On the other hand, Shakespeare also suggests that, to the people of Verona, love is just a game. He shows this by getting Sampson and Gregory to joke about sex, one of the ultimate forms of love, before the fight starts. " Me they shall feel while I am able to stand- and 'tis known I am a pretty piece of flesh" is a quotation that suggests that Sampson is just interested in ****** the women, whilst Romeo is stuck crying over the one woman he cannot have. Shakespeare uses juxtaposition to emphasise the difference between the two, and that it doesn't matter who you are, you can only win or lose ust like in any game.
-Juliet's nurse is more maternal over Juliet than her own mother. The nurse has raised her from birth. "...the prettiest babe that e'er I nursed."
- She is very obedient. " Than your consent" "it is an honour that I dream not of"
-Her maternal bond with the Nurse and not her mother makes Lady Capulet scared to be in the same room as her alone "...Nurse, give leave a while- we must talk in secret. - Nurse, come back again. I have remembered me, thou's hear our counsel"
-Juliet is expected to be married and to have kids. " younger than you, here in Verona, ladies of esteem, Are already made mothers"
Types of Shakespearean verse
-Blank verse- poetry that doesn't rhyme
-rhyming verse- poetry that does rhyme
-prose- just ordinary speaking.
If a character speaks in prose, they are not classed to be important.
If a character speaks in blank verse, they are generally important characters that don't mean much other than to aid the play.
If a character speaks in rhyming verse, then they are very important and vital to the plot of the play.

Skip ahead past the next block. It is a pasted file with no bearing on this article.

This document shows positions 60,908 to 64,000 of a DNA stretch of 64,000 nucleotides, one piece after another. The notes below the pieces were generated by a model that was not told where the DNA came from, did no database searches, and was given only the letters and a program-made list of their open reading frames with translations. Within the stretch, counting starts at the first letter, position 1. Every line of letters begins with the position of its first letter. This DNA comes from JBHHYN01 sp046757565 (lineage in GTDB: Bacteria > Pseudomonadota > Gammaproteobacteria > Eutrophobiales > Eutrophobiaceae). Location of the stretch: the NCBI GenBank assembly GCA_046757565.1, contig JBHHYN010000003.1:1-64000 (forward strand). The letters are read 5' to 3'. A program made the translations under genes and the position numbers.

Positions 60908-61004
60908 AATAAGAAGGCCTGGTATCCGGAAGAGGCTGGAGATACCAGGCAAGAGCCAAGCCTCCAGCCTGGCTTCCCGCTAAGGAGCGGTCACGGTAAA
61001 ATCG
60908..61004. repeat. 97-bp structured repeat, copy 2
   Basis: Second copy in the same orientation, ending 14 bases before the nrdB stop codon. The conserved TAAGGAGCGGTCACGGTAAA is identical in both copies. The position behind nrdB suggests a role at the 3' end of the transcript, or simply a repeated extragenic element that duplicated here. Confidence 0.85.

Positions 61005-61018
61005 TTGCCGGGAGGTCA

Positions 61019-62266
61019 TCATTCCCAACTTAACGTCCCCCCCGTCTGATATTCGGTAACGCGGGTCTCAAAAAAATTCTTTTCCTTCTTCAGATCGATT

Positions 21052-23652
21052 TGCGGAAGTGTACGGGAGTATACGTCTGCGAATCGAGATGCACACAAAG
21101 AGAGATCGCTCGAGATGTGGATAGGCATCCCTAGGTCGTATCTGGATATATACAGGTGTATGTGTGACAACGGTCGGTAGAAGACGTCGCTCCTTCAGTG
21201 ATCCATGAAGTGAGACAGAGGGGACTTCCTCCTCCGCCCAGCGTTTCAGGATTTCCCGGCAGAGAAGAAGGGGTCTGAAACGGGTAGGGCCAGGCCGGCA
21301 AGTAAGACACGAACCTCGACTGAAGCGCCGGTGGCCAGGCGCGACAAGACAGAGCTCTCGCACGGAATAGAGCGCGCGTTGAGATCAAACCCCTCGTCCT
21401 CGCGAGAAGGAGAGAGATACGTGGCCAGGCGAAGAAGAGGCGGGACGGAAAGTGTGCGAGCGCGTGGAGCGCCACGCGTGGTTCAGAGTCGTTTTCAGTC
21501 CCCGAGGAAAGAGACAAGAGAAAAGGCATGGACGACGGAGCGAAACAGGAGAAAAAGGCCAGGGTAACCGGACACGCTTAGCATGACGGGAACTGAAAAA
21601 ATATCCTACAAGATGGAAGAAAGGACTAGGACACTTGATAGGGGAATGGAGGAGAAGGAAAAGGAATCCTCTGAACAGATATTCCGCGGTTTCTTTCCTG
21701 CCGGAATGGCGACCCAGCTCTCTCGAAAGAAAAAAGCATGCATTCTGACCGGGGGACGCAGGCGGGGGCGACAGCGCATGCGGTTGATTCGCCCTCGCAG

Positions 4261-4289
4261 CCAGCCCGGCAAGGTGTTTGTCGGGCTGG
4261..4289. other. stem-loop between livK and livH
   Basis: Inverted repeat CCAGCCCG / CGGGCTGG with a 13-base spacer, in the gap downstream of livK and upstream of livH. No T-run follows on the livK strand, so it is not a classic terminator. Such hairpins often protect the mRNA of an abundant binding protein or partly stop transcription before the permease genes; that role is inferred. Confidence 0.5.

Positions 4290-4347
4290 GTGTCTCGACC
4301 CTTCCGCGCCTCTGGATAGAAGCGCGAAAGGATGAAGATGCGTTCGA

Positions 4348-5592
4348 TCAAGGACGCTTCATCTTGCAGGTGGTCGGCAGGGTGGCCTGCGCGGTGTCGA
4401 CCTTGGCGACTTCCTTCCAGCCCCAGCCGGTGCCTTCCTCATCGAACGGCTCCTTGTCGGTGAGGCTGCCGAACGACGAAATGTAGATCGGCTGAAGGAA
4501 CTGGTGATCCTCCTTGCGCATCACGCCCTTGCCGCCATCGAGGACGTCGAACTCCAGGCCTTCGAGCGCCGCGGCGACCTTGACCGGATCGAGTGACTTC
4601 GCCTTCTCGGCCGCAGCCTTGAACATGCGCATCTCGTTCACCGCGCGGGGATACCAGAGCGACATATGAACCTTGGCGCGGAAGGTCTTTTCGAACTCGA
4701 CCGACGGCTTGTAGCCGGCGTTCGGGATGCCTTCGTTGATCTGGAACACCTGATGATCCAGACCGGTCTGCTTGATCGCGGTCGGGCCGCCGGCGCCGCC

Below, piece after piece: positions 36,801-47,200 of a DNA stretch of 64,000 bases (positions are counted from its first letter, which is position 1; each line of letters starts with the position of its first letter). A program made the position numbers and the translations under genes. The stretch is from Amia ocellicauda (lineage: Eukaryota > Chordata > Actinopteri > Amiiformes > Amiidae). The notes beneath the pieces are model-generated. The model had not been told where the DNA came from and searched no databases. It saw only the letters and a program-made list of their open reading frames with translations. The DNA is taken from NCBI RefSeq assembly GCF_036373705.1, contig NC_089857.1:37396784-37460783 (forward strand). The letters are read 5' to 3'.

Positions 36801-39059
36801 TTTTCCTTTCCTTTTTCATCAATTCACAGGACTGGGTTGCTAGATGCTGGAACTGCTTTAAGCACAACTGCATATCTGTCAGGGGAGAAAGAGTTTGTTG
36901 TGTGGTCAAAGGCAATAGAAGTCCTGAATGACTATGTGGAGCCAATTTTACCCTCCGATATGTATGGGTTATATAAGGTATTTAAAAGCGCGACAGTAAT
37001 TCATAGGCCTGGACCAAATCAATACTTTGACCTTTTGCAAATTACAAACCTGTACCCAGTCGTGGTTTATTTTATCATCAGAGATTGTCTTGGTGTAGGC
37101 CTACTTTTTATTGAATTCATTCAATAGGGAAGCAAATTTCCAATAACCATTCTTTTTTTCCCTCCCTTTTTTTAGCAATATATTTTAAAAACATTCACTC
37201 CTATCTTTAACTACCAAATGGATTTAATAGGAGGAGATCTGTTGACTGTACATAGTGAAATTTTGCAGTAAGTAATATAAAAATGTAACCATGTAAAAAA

How does Shakespeare use linguistic devices to com
In act 1, scene 5, Shakespeare uses linguistic features to communicate the fact Juliet is the most beautiful person Romeo has ever seen to the audience. He does this by using juxtaposition to emphasise how beautiful she is. E.G. "...a snowy dove trooping with crows" tells us that she is the beautiful light bird living with dull and sullen people around her.
O, she doth teach the torches to burn bright!
It seems she hangs upon the cheek of night
Like a rich jewel in an Ethiope's ear;
Beauty too rich for use, for earth too dear!
So shows a snowy dove trooping with crows,
As yonder lady o'er her fellows shows.
The measure done, I'll watch her place of stand,
And, touching hers, make blessed my rude hand.
Did my heart love till now? forswear it, sight!
For I ne'er saw true beauty till this night.
a hidden sonnet...?
If I profane with my unworthiest hand
This holy shrine, the gentle fine is this:
My lips, two blushing pilgrims, ready stand
To smooth that rough touch with a tender kiss.
Good pilgrim, you do wrong your hand too much,
Which mannerly devotion shows in this;
For saints have hands that pilgrims' hands do touch,
And palm to palm is holy palmers' kiss.
Have not saints lips, and holy palmers too?
Ay, pilgrim, lips that they must use in prayer.
O, then, dear saint, let lips do what hands do;
They pray, grant thou, lest faith turn to despair.
Saints do not move, though grant for prayers' sake.
Then move not, while my prayer's effect I take.
a hidden sonnet...?
Hidden in the play, Shakespeare has given Romeo and Juliet a sonnet to recite when they first meet at Capulet's party.
The sonnet shows that the two of them have an immediate bond together, from when they first meet.
It starts off as them both having a quatrain, then they split the next quatrain and so on, until, in the final couplet, they each have a line to say, as if saying one line of a couplet makes us think that they are now a couple.
The iambic pentameter also has a part to play as the constant 10 beats may represent the heartbeat of the couple speeding up when they meet, as if to say that this is love at first sight.
Sonnets generally have a love/death theme, so Shakespeare may have put it in there to say that from this moment on their lives are entwined as they fall in love, and that bond that they created will follow them and carry the death theme as they die together. It reinforces the 'from this moment on we are doomed lovers' idea first mentioned in the prologue of act 1, scene 1.